A whole decade ago in 2011, Sweden’s Vildhjarta unleased their debut album Måsstaden. At just over 50 minutes, the creeping and cinematic record propelled the band to the forefront of the then-burgeoning djent movement and was a critical darling and fan favorite within the same year as Tesseract’s One and Uneven Structure‘s Februus. In the decade since, Måsstaden holds up, unlike dozens of others within the djent and tech metal scene due to their then-fresh sound; sure, the thick guitar tones and ludicrously unwieldy (in the best way) Meshuggah-influenced rhythms were a cornerstone of the Måsstaden soundscape as they were for any other project at the time, but the band’s use of folk-inspired ambient passages, outlandish guitar acrobatics, and propensity towards a more deathcore-oriented sound were a novelty among the increasingly homogenous djent movement.
Since then, djent is nearly a distant memory, with few key acts remaining and relevant to the larger cultural moment wading into the 2020’s. Given Vildhjarta’s inactivity since 2013’s Thousands of Evils EP, the music scene has nearly moved on without them. In their absence, Humanity’s Last Breath pushed that highly specific djent/deathcore sound to heavier extremes and has released several critical acclaimed records in that time, including this year’s celebrated Välde. There’s little sonic difference between the two acts, a fact made all the more peculiar considering shared personnel between them, including guitarist Calle Thomer and drummer Buster Odeholm. With this in mind, is there even a place left for Vildhjarta? Is it even possible to untangle the two projects at this point? måsstaden under vatten may provide different answers to different listeners.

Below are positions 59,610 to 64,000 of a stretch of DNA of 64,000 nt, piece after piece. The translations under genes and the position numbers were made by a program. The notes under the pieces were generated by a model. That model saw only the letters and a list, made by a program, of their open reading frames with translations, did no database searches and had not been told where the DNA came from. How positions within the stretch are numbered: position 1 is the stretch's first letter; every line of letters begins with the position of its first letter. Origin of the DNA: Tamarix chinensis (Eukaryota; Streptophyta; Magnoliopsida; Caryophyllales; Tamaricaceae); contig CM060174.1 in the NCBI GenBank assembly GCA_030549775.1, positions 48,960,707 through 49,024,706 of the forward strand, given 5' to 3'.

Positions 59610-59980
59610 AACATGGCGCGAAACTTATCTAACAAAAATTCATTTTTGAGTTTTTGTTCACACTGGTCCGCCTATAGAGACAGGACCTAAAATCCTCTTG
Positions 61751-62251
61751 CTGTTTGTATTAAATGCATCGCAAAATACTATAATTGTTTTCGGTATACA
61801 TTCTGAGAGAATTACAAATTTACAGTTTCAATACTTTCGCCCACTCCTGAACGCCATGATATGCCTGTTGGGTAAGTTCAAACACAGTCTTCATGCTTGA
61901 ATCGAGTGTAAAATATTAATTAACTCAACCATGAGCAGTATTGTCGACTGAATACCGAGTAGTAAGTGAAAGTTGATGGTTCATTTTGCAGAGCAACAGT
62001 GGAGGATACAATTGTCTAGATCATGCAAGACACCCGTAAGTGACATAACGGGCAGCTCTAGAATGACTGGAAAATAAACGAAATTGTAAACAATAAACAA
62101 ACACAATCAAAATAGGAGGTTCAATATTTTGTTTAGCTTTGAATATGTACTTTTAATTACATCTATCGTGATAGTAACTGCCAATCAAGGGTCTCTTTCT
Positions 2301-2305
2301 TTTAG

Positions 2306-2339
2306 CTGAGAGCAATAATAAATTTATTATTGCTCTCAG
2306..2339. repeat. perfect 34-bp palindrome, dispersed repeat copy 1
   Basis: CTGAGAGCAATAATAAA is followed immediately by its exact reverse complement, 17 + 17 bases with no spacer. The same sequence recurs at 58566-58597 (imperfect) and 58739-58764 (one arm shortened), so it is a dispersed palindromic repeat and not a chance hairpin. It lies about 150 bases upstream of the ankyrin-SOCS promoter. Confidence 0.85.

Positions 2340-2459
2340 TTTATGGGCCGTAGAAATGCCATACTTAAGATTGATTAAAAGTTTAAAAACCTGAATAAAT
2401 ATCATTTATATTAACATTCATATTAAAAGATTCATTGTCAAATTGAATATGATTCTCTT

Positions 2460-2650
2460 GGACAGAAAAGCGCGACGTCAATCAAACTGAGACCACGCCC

måsstaden under vatten explodes abruptly into action with colossal instrumental track “lavender haze” which marries Vildhjarta’s trademark riffing style with the ambiance and melodic sensibilities of Deftones. The combination feels like a sluggish and off-kilter Loathe, and this specific type of melodicism that feels like a fresh entry to the Vildhjarta playbook. These musical cues bleed into the following track “när de du älskar kommer tillbaka från de döda,” paying off with some pitched screaming serving as an early hook. The track builds with intensity towards its finale, allowing the rhythms to breathe while different sonic textures creep in, a pattern that continues throughout the album. “kaos 2” follows with vocalist Vilhelm Bladin providing a more cleanly sung vocal section which expands the sonic palette of the act further. Early on in måsstaden under vatten, Vildhjarta highlights these new developments in their melodic voice as well as some minor songwriting tricks — like “brännmärkt” and “toxin” opening with drum and bass grooves, or occasional use of synths throughout the record to accentuate the atmospheric sections — to demonstrate some sort of growth and development over the last decade, but it’s more of a gradual development than some stark evolution that ten years could (and should) have brought on, had the band been more active.